When Should I Update My Will?

You may think once you’ve written a Will and have it in a safe place, you don’t need to update it further. But as we all know, things change, life happens, and we can’t plan for everything, so you should review your Will after experiencing any major life event.

Even if nothing major has happened, as a general rule of thumb, we suggest you go over your Will every four or five years. This will help ensure that your family and assets are protected and your final wishes are carried out how you intended. We have provided a handful of reasons for you to update or make a new Will.

Relationship Changes

Whether it is a wedding, divorce, or death of a partner, these are all reasons to update the beneficiaries in your Will, durable financial power of attorney, and medical power of attorney. In the event of a divorce, if you don’t want your ex-spouse or in-laws to receive anything from your estate, you must update your Will, removing their names to ensure they do not receive any of your assets or estate.

Couple playing with daughter in woods

New Children

At the birth or adoption of a new child, you must name them in your Will according to your wishes. Also, stepchildren are not entitled to any property under the law, so if you want to leave them anything, you must include them in your Will and add them as beneficiaries. If a child is left out of your Will when they believe they should receive an inheritance from your estate, they will have to challenge your Will in court to receive anything.

The same goes for grandchildren. By failing to name your grandchildren in your Will, they may contest your Will, claiming they are entitled to a share of your estate.

Death of an Executor or Beneficiary

If someone you named an executor or beneficiary to your Will passes away before you, you need to update your Will. If your spouse has passed away, changing your Will to reflect on their loss Will ensure you have control of how your estate will be divided among the other beneficiaries.

If a beneficiary dies before you, it is essential to make a new Will, especially if you have no other beneficiaries. And if an executor passes away before you, you no longer have someone to ensure your Will is carried out. So whether your executor has passed away or you no longer think they are suitable for the job, you will need to find another to name in your Will who can carry out the responsibilities of the executor.

Moving to Another State

Estate laws differ from state to state. For example, the number of witnesses required to make your Will legally valid. You’ll be able to avoid legal mistakes by reviewing and updating your Will every time you move across state lines.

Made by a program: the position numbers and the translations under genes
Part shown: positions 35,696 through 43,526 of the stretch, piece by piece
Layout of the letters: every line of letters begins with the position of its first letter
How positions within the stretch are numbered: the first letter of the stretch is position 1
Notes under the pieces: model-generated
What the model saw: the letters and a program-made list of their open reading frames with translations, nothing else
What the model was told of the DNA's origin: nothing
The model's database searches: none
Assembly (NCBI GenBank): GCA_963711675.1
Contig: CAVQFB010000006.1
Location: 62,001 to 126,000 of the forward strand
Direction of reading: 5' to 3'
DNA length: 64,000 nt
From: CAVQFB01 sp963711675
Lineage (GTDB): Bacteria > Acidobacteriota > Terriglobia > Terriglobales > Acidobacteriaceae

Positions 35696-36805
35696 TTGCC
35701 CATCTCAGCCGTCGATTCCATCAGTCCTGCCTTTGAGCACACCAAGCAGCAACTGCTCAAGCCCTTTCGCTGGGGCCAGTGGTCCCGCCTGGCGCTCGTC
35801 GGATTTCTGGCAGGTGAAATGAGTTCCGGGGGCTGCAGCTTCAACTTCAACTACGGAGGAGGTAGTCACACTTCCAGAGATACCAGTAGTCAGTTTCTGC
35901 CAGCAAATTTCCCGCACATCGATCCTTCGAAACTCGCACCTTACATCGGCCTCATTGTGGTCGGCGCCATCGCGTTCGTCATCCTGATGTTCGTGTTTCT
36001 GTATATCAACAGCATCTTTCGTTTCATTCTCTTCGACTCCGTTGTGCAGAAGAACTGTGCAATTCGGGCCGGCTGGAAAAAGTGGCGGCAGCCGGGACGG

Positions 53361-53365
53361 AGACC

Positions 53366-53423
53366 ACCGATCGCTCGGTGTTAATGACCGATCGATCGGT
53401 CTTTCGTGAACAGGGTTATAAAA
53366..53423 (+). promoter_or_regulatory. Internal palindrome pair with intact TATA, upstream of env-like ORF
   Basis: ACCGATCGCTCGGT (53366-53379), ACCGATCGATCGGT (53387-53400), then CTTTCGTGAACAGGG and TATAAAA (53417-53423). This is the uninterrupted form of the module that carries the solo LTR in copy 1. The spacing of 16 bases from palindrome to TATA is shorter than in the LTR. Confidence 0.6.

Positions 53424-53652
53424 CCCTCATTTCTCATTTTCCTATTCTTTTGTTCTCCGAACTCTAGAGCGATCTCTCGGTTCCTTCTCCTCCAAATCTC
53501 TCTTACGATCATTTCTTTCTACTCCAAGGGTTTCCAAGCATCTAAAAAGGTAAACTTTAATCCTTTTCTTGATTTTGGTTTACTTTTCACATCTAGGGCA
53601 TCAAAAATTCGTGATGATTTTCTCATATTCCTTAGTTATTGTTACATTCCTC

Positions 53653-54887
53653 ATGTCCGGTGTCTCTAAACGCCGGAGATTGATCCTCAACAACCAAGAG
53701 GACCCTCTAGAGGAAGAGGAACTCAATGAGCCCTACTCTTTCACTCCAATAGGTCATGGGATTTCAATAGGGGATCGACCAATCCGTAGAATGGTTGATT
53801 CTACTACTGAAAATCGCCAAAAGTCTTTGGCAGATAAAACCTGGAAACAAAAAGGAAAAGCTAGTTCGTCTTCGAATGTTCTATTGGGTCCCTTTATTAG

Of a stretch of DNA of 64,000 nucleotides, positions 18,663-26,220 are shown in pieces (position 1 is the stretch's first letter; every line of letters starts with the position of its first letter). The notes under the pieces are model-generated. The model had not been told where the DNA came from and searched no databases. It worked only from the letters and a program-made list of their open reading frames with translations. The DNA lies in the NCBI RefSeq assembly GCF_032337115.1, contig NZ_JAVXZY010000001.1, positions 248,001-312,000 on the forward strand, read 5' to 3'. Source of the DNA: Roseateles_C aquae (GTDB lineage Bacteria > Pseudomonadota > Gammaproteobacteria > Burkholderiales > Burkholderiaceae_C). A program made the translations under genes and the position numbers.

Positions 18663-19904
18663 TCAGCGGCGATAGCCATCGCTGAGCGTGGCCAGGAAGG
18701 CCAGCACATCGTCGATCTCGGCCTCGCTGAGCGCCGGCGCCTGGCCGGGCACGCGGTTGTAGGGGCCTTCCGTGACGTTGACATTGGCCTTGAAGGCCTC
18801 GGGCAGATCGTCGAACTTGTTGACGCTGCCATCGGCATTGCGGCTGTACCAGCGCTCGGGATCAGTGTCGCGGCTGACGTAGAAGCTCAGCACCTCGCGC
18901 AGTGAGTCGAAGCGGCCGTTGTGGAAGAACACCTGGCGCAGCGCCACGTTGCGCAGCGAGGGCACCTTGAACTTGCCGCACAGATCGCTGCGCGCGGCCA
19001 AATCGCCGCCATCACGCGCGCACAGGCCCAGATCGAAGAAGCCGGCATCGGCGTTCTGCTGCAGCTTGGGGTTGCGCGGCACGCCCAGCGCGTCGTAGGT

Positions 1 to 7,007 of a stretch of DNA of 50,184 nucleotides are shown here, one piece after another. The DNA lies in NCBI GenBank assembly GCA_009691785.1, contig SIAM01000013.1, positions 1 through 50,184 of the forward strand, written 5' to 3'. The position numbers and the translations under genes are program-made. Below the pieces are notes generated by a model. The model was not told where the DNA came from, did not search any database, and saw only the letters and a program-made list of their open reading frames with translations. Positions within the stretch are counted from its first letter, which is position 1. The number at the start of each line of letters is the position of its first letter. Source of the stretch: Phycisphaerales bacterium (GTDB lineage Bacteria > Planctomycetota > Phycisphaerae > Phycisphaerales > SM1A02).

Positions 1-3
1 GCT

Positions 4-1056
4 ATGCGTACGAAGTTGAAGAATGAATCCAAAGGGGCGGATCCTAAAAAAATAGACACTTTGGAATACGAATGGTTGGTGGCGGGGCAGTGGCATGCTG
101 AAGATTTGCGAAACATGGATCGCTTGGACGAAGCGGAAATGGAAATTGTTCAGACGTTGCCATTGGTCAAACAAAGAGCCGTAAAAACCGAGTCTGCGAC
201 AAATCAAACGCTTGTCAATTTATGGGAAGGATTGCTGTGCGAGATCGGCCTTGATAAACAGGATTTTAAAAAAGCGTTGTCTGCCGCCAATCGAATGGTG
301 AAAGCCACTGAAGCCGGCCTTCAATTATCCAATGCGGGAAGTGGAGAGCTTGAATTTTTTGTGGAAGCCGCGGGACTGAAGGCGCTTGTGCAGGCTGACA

Financial Gains or Losses

Finding yourself with an influx of wealth is always a great surprise, but it may shift you into a higher tax bracket, meaning you will pay estate taxes. With a more significant amount of money, you may want to change your beneficiaries and the amount you may have originally planned to leave them, or you may choose to now leave gifts to charity. It is common for people to create living trusts which allow them to provide for their family and avoid expenses and delays during probate.

While we all want to have financial gains, there are times we have financial losses. In these instances, you may decide to change your beneficiaries and what assets you were planning to leave for them.

Deteriorating Health

Getting diagnosed with a degenerative disease or terminal illness is scary and can drain your energy and mental clarity, making it essential to review your Will while you are still able to. Many worry about their family’s future when diagnosed with a life-threatening illness, and preparing a Will ahead of time may ease that anxiety. You may want to change your Will or give away assets now, so they are not considered part of your estate later on.

Update Your Will With Our Experienced Estate Lawyers

In everyday life, we don’t often think about updating our Wills or even creating one, to begin with. And when you don’t know where to start, you may find yourself needing the help of an estate attorney.

ProvenLaw offers trust, estate, tax planning, probate and trust administration, and business succession planning in Utah. We have years of experience, skill, and knowledge needed to offer you peace of mind and clarity for you and your loved ones. We are here to ensure your last wishes are carried out and to secure the future of your estate.
We’re here to help. Let’s start talking with a free 30-minute consultation.